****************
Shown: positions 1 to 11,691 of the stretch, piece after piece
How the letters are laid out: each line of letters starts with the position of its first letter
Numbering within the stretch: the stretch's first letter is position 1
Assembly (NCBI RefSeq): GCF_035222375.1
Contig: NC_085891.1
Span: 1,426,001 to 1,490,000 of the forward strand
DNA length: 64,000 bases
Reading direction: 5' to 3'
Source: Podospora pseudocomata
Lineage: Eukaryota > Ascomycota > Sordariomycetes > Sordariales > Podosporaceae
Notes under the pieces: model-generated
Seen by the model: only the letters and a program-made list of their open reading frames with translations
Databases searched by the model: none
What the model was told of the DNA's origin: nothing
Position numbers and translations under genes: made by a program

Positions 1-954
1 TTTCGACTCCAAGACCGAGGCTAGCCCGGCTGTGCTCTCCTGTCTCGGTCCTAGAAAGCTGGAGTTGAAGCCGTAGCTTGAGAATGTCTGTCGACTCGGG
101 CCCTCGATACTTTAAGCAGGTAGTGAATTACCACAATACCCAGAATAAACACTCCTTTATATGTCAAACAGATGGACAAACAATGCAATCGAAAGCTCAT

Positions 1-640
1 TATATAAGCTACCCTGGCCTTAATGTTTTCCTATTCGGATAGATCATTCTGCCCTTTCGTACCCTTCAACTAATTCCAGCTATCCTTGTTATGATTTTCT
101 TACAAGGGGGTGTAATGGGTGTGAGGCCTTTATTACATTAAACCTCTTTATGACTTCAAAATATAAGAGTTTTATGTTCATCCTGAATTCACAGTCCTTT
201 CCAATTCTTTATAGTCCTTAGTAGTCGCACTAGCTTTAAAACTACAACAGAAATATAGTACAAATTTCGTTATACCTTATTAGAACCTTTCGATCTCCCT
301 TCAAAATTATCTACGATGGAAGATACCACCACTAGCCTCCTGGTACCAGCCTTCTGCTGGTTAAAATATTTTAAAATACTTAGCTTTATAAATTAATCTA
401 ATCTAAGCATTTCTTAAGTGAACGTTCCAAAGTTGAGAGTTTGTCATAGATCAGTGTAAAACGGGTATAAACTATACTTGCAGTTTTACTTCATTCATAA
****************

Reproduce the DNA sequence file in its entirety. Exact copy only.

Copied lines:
Shown: positions 1 to 11,691 of the stretch, piece after piece
How the letters are laid out: each line of letters starts with the position of its first letter
Numbering within the stretch: the stretch's first letter is position 1
Assembly (NCBI RefSeq): GCF_035222375.1
Contig: NC_085891.1
Span: 1,426,001 to 1,490,000 of the forward strand
DNA length: 64,000 bases
Reading direction: 5' to 3'
Source: Podospora pseudocomata
Lineage: Eukaryota > Ascomycota > Sordariomycetes > Sordariales > Podosporaceae
Notes under the pieces: model-generated
Seen by the model: only the letters and a program-made list of their open reading frames with translations
Databases searched by the model: none
What the model was told of the DNA's origin: nothing
Position numbers and translations under genes: made by a program

Positions 1-954
1 TTTCGACTCCAAGACCGAGGCTAGCCCGGCTGTGCTCTCCTGTCTCGGTCCTAGAAAGCTGGAGTTGAAGCCGTAGCTTGAGAATGTCTGTCGACTCGGG
101 CCCTCGATACTTTAAGCAGGTAGTGAATTACCACAATACCCAGAATAAACACTCCTTTATATGTCAAACAGATGGACAAACAATGCAATCGAAAGCTCAT

Positions 1-640
1 TATATAAGCTACCCTGGCCTTAATGTTTTCCTATTCGGATAGATCATTCTGCCCTTTCGTACCCTTCAACTAATTCCAGCTATCCTTGTTATGATTTTCT
101 TACAAGGGGGTGTAATGGGTGTGAGGCCTTTATTACATTAAACCTCTTTATGACTTCAAAATATAAGAGTTTTATGTTCATCCTGAATTCACAGTCCTTT
201 CCAATTCTTTATAGTCCTTAGTAGTCGCACTAGCTTTAAAACTACAACAGAAATATAGTACAAATTTCGTTATACCTTATTAGAACCTTTCGATCTCCCT
301 TCAAAATTATCTACGATGGAAGATACCACCACTAGCCTCCTGGTACCAGCCTTCTGCTGGTTAAAATATTTTAAAATACTTAGCTTTATAAATTAATCTA
401 ATCTAAGCATTTCTTAAGTGAACGTTCCAAAGTTGAGAGTTTGTCATAGATCAGTGTAAAACGGGTATAAACTATACTTGCAGTTTTACTTCATTCATAA